Your pension: Insurers must display rival pension annuities
Originally published on the BBC
Insurance companies selling pension annuities will have to tell their customers if they can get a cheaper deal elsewhere and how to get it.
Each year tens of thousands of savers use the money built up in their pension pots to buy an annuity, or income for life.
Four out of five annuity buyers could get a better deal, the Financial Conduct Authority (FCA) said.
So it will force providers to show quote comparisons from September 2017.
This only covers standard annuities, rather than enhanced annuities for those who could get a better deal owing to a shorter life expectancy.
Guide to deals
The financial watchdog said that shopping around could gain annuity buyers up to £171 a year.
There is widespread reluctance among people retiring to investigate what other providers have on offer, despite a series of publicity drives.
From September, a quote from insurers will have to include – on the same page – a figure showing how much more a customer could get elsewhere, along with a link to a price comparison site.
They will have show key features on the same page, including whether a surviving partner would continue to receive an income and whether the income would rise with inflation.
What is an annuity?
Individuals save into a pension during their working life and so build up a pension pot.
At some point during the first years of retirement, they may use the money that they have saved to buy an annuity from an insurance company.
This is a transaction that occurs once, and only once. An annuity is an annual retirement income that is paid to them for the rest of their life.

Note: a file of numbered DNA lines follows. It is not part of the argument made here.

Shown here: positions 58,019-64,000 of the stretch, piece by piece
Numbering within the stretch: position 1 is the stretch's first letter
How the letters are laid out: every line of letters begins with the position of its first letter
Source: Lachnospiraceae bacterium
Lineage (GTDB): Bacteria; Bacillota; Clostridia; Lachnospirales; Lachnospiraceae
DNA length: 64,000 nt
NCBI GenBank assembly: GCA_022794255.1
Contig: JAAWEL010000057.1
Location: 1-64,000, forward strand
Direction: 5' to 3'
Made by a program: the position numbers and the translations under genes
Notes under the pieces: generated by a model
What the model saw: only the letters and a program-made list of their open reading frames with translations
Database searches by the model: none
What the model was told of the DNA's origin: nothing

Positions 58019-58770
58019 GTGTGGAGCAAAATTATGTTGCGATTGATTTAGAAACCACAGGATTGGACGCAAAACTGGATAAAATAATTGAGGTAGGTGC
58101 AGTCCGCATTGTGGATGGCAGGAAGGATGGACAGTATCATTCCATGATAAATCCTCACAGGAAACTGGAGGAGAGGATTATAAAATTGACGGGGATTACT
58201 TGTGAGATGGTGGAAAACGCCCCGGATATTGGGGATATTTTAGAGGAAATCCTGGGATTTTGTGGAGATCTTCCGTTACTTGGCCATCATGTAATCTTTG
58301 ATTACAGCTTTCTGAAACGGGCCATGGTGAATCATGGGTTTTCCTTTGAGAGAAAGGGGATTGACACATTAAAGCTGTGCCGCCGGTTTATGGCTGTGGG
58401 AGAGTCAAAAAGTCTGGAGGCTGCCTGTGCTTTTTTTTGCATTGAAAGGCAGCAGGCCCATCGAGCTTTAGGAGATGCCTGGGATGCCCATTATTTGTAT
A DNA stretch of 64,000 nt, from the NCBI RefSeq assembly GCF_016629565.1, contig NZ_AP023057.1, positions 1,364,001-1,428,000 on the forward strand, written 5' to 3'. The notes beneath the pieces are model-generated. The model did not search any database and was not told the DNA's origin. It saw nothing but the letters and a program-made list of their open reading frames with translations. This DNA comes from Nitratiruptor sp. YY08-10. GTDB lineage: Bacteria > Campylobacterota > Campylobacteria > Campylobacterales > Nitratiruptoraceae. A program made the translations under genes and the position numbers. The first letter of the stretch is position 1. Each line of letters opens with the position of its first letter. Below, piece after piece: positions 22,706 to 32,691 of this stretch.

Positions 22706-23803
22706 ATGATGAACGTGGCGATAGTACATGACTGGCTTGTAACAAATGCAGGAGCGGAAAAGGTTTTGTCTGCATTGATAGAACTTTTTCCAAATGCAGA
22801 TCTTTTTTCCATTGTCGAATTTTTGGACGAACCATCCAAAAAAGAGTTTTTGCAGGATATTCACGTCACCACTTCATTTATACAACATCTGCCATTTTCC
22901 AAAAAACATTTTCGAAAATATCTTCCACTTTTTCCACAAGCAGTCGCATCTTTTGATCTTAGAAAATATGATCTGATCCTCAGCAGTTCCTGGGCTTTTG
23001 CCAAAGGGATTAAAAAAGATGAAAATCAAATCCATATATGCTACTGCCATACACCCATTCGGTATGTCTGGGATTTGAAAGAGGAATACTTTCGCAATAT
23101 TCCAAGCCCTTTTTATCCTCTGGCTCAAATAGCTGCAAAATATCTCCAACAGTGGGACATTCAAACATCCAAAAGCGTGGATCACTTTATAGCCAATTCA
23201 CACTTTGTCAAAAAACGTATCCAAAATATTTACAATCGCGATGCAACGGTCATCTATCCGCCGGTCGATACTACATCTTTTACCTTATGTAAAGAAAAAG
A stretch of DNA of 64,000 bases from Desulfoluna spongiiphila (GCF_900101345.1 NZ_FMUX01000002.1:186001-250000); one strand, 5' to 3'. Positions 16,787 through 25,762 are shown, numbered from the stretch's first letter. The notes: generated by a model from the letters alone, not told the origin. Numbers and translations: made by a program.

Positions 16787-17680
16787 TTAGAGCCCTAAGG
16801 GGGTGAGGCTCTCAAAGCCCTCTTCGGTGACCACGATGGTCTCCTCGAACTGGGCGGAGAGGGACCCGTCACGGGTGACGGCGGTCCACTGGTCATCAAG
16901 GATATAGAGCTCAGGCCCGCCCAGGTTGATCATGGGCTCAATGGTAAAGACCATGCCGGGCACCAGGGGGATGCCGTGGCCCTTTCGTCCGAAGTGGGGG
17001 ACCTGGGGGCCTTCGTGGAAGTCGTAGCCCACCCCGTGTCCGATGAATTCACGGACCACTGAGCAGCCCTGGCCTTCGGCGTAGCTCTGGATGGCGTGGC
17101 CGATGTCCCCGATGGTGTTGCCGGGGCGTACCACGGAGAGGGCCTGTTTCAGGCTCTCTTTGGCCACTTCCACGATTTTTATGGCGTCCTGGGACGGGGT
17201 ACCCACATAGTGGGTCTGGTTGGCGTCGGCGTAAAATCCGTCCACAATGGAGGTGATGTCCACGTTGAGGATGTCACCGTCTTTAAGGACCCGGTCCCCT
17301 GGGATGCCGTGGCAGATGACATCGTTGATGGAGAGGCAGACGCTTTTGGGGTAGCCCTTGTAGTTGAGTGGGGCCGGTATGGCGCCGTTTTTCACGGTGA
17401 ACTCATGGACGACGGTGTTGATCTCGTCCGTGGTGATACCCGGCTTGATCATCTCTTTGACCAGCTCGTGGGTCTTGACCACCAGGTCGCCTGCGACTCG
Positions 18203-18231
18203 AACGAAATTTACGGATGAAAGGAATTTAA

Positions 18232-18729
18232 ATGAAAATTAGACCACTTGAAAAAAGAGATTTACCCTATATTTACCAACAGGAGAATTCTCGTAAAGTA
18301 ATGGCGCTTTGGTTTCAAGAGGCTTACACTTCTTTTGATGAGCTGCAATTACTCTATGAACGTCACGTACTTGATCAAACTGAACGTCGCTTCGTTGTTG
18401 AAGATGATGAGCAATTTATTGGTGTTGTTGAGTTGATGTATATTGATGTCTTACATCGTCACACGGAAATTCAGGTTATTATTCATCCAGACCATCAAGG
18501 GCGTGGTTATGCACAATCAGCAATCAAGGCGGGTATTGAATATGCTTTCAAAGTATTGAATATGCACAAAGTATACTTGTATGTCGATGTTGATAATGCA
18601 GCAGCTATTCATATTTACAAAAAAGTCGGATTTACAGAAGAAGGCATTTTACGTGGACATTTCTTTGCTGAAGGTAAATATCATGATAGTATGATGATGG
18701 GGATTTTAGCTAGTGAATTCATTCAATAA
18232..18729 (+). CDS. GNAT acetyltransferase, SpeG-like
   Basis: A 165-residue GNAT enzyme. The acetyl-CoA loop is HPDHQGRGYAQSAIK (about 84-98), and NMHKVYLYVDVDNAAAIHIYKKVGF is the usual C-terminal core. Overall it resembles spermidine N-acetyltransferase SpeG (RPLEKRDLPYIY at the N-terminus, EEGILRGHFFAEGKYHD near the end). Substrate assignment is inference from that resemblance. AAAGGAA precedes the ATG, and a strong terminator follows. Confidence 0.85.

The annuity market has shrunk significantly since the government launched its pension reforms, allowing savers to cash in pension plans and use the money as they wish, subject to tax.
Annuity sales are still running at around 20,000 every three months and providers have given a guarded welcome to the FCA’s plans.
Andrew Tully, pensions technical director at Retirement Advantage, said: “Any attempt to encourage more people to get better value from their retirement savings is welcome, although I fear this may not be enough to solve the issues with the market.
“The problems are deep rooted and far too many people continue to receive poor value from their annuity due to the lack of shopping around. Ironically, since the introduction of the pension freedoms, the situation has actually got worse, so we need some radical thinking.”
Rob Yuille, head of retirement policy at the Association of British Insurers, which represents providers, said: “Customers should have the information they need to make the right decision for them. Annuity providers will look at what the FCA has proposed and provide helpful feedback on how to make the plans work successfully for customers in practice.”